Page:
Saturday, January 13, 2007

Zero Tolerance: Essay by Randy Cassingham

I have mentioned Randy Cassingham and his publications (This Is True, which deals with news of the bizarre, and The True Stella Awards, which deals with frivolous/wacky/stupid/insane lawsuits) a couple of times in the past, once with his reaction to PETA's having dumped euthanized animals in private dumpsters, and once (in passing) in commenting on two lawsuits involving McDonalds.

The current issue of This Is True (dated 7 January, 2007) returns Cassingham to one of his pet peeves, "zero-tolerance" polices, primarily in schools.

Zero-tolerance (or ZT, for short) policies are absolute, iron-clad, no-excuses-accepted rules adopted -- theoretically -- to provide safe, non-discriminatory educational opportunities for our children. Sounds like a good idea, right?


The problem is that there is no room for judgment, discretion, or even common sense. Sometimes, there isn't even room for well-settled legal precedents.

Cassingham discusses four separate and distinct "zero-tolerance" cases, and has an essay at the end, explaining his take on the matter.

Mr. Cassingham has graciously allowed me to reprint the cases and his essay. In his email granting me permission, he mentioned he usually does not grant reprint permission for such a large portion of his newletter; I am hoping he did in this case because of the serious nature of ZT policies, and their implications for the future.

My commentary follows Cassingham's material. Any formatting errors are mine.

The following material is copyright 2007 by Randy Cassingham, reprinted with permission.

DOG GONE IT: John Cave, 14, is deaf, but it doesn't keep him from going to public school. He even has a new specially trained assistance dog to help him. But that's the trouble: the W. Tresper Clarke High School in Westbury, Long Island, N.Y., says the boy "doesn't need the dog" at school and, when the boy brought the dog anyway, school officials called the police. Responding officers refused to arrest the boy after confirming state law says public facilities cannot bar disabled people from having service dogs. Still, principal Timothy Voels refuses to let Cave bring the dog on school grounds if he has the dog with him, closing the door when he arrives. "All I wanted to do was give my son one more step toward independence," says John's mother, Nancy. (New York Newsday) ...There's your mistake, Nancy: Zero Tolerance- subscribing school officials don't want kids to be independent, since that would give them an advantage.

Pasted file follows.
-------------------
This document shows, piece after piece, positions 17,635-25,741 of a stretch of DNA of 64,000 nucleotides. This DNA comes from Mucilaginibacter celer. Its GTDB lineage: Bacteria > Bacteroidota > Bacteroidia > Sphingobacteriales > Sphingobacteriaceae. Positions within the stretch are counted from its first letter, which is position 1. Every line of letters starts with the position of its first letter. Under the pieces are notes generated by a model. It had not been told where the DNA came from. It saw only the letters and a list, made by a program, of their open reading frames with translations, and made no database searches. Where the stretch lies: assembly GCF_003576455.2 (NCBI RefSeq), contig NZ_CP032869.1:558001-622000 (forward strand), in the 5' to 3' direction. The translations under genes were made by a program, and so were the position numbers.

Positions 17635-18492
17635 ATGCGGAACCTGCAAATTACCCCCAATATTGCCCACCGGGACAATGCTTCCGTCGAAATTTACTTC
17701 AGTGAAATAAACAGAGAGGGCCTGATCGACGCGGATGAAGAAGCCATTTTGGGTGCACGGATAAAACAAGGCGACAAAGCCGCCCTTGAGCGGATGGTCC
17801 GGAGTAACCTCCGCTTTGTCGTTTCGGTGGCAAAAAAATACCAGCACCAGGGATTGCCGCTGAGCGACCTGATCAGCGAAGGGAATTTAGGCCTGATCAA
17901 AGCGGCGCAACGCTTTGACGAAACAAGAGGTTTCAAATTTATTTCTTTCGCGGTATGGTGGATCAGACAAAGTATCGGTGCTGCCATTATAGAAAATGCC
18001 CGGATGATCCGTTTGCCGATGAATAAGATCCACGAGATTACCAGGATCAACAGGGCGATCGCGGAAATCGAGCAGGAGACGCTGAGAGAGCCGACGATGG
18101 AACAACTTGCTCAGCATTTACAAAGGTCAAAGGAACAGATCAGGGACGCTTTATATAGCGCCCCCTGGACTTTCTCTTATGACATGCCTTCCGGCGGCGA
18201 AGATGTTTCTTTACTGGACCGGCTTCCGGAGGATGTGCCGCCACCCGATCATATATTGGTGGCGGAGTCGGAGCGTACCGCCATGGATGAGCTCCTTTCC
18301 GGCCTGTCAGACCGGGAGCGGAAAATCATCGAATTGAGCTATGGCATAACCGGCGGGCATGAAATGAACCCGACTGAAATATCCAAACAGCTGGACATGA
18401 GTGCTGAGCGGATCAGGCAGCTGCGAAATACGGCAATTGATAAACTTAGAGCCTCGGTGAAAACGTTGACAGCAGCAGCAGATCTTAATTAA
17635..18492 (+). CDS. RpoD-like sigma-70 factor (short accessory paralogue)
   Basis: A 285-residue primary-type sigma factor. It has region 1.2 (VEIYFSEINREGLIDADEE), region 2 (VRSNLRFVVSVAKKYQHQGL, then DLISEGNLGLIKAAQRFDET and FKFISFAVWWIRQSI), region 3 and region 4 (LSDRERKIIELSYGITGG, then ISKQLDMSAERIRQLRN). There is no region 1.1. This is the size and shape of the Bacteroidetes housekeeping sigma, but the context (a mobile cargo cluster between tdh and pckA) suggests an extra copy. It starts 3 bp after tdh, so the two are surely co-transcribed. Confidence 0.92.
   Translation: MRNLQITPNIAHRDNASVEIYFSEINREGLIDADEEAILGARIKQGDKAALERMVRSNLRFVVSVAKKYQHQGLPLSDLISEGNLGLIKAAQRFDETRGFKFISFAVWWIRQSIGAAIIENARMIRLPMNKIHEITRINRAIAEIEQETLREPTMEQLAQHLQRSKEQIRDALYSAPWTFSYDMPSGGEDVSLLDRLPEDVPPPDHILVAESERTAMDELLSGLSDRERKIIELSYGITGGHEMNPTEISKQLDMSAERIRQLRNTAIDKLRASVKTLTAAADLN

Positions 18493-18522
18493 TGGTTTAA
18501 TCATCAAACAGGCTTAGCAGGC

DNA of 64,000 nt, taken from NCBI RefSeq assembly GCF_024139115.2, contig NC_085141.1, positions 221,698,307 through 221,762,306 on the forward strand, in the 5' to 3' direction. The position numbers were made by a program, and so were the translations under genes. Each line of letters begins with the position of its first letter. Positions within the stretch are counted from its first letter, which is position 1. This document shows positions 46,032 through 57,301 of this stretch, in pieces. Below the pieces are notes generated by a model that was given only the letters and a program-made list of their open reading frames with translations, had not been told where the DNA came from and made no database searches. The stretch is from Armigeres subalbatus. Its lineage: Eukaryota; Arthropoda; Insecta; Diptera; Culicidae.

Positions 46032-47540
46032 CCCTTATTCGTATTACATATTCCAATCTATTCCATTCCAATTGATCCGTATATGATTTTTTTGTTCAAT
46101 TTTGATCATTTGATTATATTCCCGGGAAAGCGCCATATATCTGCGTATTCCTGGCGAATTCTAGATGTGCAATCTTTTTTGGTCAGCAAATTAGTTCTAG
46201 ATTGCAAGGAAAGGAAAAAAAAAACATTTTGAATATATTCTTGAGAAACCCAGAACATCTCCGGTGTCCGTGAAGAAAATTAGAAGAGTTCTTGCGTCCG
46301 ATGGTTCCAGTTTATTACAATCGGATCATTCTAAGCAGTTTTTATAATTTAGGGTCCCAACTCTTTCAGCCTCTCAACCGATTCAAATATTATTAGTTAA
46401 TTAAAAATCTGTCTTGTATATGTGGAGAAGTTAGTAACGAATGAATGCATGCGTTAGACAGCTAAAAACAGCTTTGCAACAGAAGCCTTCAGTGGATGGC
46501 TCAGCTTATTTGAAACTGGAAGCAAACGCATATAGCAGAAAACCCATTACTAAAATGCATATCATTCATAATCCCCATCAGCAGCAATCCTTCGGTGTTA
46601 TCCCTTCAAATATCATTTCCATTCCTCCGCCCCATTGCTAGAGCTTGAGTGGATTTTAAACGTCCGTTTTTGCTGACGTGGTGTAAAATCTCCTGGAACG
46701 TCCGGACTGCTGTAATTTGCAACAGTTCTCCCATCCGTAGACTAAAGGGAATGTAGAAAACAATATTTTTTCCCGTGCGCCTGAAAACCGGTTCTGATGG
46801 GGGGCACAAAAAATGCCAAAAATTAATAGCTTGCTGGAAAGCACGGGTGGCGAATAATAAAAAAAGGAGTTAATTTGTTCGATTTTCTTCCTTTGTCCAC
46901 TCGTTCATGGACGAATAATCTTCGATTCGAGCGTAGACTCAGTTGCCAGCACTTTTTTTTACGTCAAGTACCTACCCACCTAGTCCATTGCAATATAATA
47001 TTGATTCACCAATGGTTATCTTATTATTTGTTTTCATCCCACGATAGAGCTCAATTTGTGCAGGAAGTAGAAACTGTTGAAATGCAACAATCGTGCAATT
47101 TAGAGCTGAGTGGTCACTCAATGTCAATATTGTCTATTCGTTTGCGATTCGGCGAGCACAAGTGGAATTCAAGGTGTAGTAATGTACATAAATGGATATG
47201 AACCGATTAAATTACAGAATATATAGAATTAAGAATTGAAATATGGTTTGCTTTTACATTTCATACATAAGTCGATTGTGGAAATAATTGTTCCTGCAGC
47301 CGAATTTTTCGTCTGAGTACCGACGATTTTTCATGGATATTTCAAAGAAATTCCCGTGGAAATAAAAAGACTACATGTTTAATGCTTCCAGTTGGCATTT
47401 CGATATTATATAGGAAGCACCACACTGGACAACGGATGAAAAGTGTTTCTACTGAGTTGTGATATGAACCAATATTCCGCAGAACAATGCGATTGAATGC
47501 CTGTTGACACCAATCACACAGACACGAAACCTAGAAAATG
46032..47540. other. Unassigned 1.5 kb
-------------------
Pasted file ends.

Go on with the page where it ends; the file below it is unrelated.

ZT TOO: Ryan Morgan, 13, heard a rumor that there was a gun in the boys' restroom at Troy Middle School in Joliet, Ill. He looked and found a pellet gun in the trash can; he pulled it out and took it to the vice principal. The school's reaction to his heroic act? It suspended him. When his parents complained, the school board cut the boy a deal -- instead of expelling him, they ordering that he be home schooled. "I think the decision wasn't the best decision," Ryan said, adding he thought he did "the right thing." (Joliet Herald News) ...Zero tolerance isn't about the right thing, it's about not having to think.